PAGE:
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A good friend asked me the other day how he could focus better. He has trouble keeping his attention on the things he needs to do. I struggle with this as well.
In this Blog, I will give you some tips and share my routine for getting my work done and focusing better.
Turn off notifications
The downside of all your phone and computer notifications is that they take you out of flow. Say you are working peacefully, and suddenly, you get a new message. I’m always curious about that notification (and what to do with it). Recognizable? Refocusing takes an average of 23 minutes when distracted. So, turn off all notifications. It will save you time.
Work in blocks of 20 minutes
This is the well-known Pomodoro technique. Set your phone’s timer to 20 minutes and only work on what you must do during that time. Only after that may you take a break. I often find that after 20 minutes, I am in a flow and still want to keep working.
For better focus, go outside during your breaks to breathe in fresh oxygen. When we still had a trampoline at home, I used to jump on it. Drink plenty of water and occasionally stare out the window instead of watching a movie on Instagram. In his book Focus On/Off, Mark Tigchelaar writes that your brain doesn’t have a break when watching a movie. You do when you stare out the window. I notice my brain doesn’t have a break when I listen to a podcast either (but it does when I listen to music).
I can also be distracted by thoughts or something I see on my desk. What helps me focus better is breathing and becoming aware of my body. This brings me to the present and allows me to continue working undisturbed without thinking about other tasks.
I don’t want to be distracted when writing a blog, reading portfolios, or making quotations. I want to be focused. For that, I have the following routine:
Clean the office
First, I clean up my desk. That’s the books, papers, pens, and stuff lying on the floor. In addition, I clean my office with a vacuum cleaner, and I imagine energetically cleaning the space of any thoughts or emotions that may interfere with my work. Finally, I clean the space again with imaginary light.
Invite the council
In addition to good preparation, it helps me to invite inner mentors or guides to help me with my work. Those inner mentors can be people who are already where I want to go. They can be people who know a lot about a particular subject. To write this blog, I invited my Blog coach and people who know much about focus. These people form my council and can help me with their wisdom. They can also help me to prevent me from being distracted by external factors.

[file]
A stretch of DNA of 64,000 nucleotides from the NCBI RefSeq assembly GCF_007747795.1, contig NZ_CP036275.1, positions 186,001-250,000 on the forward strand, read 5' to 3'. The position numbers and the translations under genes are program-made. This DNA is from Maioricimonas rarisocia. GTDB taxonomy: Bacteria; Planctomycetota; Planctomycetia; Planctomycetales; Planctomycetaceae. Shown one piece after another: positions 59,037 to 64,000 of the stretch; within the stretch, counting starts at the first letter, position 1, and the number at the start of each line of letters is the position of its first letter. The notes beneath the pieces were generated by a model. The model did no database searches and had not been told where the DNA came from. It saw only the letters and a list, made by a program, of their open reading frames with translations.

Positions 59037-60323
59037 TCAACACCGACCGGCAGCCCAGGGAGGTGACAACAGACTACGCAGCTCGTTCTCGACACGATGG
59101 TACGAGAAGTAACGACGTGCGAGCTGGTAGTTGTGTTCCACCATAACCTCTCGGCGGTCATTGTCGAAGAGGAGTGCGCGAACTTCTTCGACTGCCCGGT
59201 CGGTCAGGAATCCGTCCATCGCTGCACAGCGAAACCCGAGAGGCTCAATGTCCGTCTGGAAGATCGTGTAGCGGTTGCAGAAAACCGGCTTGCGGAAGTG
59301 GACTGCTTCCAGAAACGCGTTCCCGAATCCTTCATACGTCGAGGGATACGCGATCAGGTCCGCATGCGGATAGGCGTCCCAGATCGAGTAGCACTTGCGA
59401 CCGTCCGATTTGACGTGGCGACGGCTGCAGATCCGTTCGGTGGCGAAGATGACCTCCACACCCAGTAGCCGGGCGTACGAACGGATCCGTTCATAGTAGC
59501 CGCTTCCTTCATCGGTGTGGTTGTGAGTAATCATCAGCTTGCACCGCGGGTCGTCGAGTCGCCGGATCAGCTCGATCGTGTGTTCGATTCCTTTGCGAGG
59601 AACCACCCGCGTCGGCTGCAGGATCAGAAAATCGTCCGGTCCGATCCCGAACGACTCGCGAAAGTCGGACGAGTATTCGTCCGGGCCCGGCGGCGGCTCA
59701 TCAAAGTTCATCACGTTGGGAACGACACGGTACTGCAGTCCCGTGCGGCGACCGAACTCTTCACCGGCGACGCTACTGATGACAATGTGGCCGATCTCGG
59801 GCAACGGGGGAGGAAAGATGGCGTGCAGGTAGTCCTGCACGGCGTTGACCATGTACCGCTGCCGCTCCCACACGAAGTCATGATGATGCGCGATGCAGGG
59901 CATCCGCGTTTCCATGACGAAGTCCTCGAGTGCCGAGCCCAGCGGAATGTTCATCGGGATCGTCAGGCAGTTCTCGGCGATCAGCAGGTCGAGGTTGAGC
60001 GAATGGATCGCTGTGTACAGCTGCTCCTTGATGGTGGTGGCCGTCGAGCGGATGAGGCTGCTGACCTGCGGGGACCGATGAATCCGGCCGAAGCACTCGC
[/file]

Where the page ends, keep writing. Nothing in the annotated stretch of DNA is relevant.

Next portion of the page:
Purify the body
Purifying your body is important now that the space is ready and my council is invited. I clean my third eye (a chakra between the eyebrows) with imaginary light so intuition can flow freely. I also clean my ears with the light to hear the whispers of mentors or universal wisdom that I can use in my work. Finally, I clean my hands (or vocal cords) with light because I work with them.
Add a Scent
A scent can help you be focused on your work. You can choose different scents for different tasks. I use the scent of lavender when I’m blogging. It’s a jump starter.
Use a symbol
You can also use a particular symbol if you want to be focused on a particular task. Maybe you have a special pen when you start writing, but it can also be a piece of clothing you wear or another symbol, such as a picture that reminds you of your work. When I give Haka workshops, I always wear a Māori symbol (the Toki) around my neck, and when I run, I always have the same cap on.
Turn on music
During my work, I often listen to music. I listen to Satie, the Deep Focus playlist, the HU, or Marjo’s work music when I’m almost done. You can find more music to perform better here. By the way, today is quiet as I write this Blog.
Know WHY You Do It
“Maybe I get distracted so often because I’m not working on the right thing,” sighed my good friend, who had trouble focusing.
Of course, we need to do things that are less fun. At those moments, we are more likely to get distracted. The question is whether this work helps you meet your goals and live your WHY. Connecting with my WHY while editing, translating, and formatting this blog (something I enjoy less) gives me more energy and joy to keep going. There is more focus when I think about my WHY and my goals. It also makes me more productive!
Your WHY is the contribution you make that impacts the world. A WHY is unique, positive, actionable, and infinite. You can read more about finding your WHY here.
Discover your WHY
Do you want to discover your WHY so you can stay more focused? We can help. Contact us today for a free intake.
What helps you focus better? Let me know in the comment box below. I, and other readers of this article, look forward to read from you!
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